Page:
Moldova’s Foreign Minister Nicu Popescu on the foreign policy of the new government
Russia and Moldova started to defrost relations. The new Moldovan Foreign Minister Nicu Popescu held talks in Moscow with Russian Foreign Minister SergeyLavrov on September 11. Mr. Popescu told Kommersant special correspondent Vladimir Soloviev what relations Chisinau wants with Moscow, whether it is possible to arrange the transit of Russian ammunition through Ukraine, and why Moldova is against the settlement of the conflict with Transnistria through federalization of the country.
– Moldova’s Foreign Minister has not set foot in Moscow for a long time. I’m not talking about how long Russia’s Foreign Minister has not visited Chisinau. Will everything change now? Maybe it has already changed?
“Nothing changes over night.” Some problems in Moldovan-Russian relations have been accumulating for almost three decades, and some, for example, in terms of trade, have been accumulating since 2006, when the first restrictions on Moldovan exports began (on the part of Russia. – “Kommersant”).
There are problems, but there are opportunities.
One of the goals of my visit was to analyze issues in which we can make progress, focus on a positive agenda in order to normalize relations.
No one ever resolves all issues in one visit. Our main goal in the coming months is to solve some of the problems and move towards the solution of others.
– It is clear that during the first observing visit no papers are signed. But maybe you agreed to move on any specific subjects? If so, on what subjects?
– We have a dialogue on many subjects. There is a dialogue between the ministries of foreign affairs. Moldova’s President and Minister of Economy were in Moscow a few days ago. The issues of supplying our republic with gas were discussed. These are parallel platforms, there is progress on some of them. This is not so much an observing visit as the opening of new mechanisms for improving and normalizing our relations.There was a lot of misunderstanding. We need to evaluate now what can be done to normalize relations.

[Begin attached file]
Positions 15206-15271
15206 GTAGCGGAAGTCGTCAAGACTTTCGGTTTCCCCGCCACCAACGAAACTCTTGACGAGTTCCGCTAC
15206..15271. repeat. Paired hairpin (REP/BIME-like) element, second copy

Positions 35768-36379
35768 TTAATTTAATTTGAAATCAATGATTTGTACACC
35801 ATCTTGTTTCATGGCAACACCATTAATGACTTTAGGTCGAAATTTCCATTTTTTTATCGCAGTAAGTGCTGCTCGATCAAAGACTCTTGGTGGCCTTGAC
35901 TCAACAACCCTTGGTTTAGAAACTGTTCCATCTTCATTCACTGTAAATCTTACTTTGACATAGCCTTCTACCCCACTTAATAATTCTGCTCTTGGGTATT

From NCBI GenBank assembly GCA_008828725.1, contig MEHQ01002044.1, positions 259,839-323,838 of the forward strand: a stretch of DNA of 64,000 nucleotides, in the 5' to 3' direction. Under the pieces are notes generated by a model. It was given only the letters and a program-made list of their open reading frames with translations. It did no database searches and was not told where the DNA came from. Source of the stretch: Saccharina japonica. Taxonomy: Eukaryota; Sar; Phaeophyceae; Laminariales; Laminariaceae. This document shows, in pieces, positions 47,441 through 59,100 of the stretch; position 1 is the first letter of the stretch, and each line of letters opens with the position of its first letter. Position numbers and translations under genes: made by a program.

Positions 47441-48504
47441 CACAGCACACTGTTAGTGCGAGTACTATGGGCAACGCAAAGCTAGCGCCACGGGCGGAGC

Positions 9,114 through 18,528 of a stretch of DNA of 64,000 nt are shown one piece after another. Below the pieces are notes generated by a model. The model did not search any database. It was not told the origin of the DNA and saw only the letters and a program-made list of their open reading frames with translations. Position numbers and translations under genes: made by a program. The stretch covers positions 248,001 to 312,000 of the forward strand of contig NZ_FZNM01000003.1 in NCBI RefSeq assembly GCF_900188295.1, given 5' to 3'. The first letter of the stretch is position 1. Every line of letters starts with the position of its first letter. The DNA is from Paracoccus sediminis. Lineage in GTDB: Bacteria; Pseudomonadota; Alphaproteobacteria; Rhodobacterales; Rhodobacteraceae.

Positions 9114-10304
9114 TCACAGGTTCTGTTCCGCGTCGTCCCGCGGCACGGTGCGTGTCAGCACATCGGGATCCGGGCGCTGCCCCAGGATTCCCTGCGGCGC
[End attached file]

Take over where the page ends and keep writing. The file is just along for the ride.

The dialogue on gas is underway and there is progress here. But Moldova’s energy security is very dependent on the dialogue between Russia and Ukraine. Relations between Russia and Ukraine are very complicated, not only in the gas sector. This is a very uncomfortable situation for us, and we want to solve these problems. But we need to work on plan B. Together with Romania, we are building a new gas pipeline to ensure our energy security, regardless of what happens in third countries. It is inconvenient for us to depend on Russian-Ukrainian relations.
Trade is another issue. Russia and Moldova participate in the CIS free trade zone on paper, but in reality this free trade does not exist.
– Where are the barriers?
– Russia imposed restrictions on 19 commodity items in 2014. For five of them, access to the Russian market is slightly more open, but this is not a structural solution. We have no such problems with Kazakhstan, Belarus, and other CIS countries. We want to solve these problems on a bilateral basis, since this is an abnormal situation when there is a free trade zone on paper, but it really does not work in practice.
Last year, only 8% of Moldovan exports concentrated in Russia. In comparison, 68% of our exports went to EU countries.
Such figures do not correspond to the potential of trade and economic cooperation between Russia and Moldova. These 8% are not enough for us, and for Russia.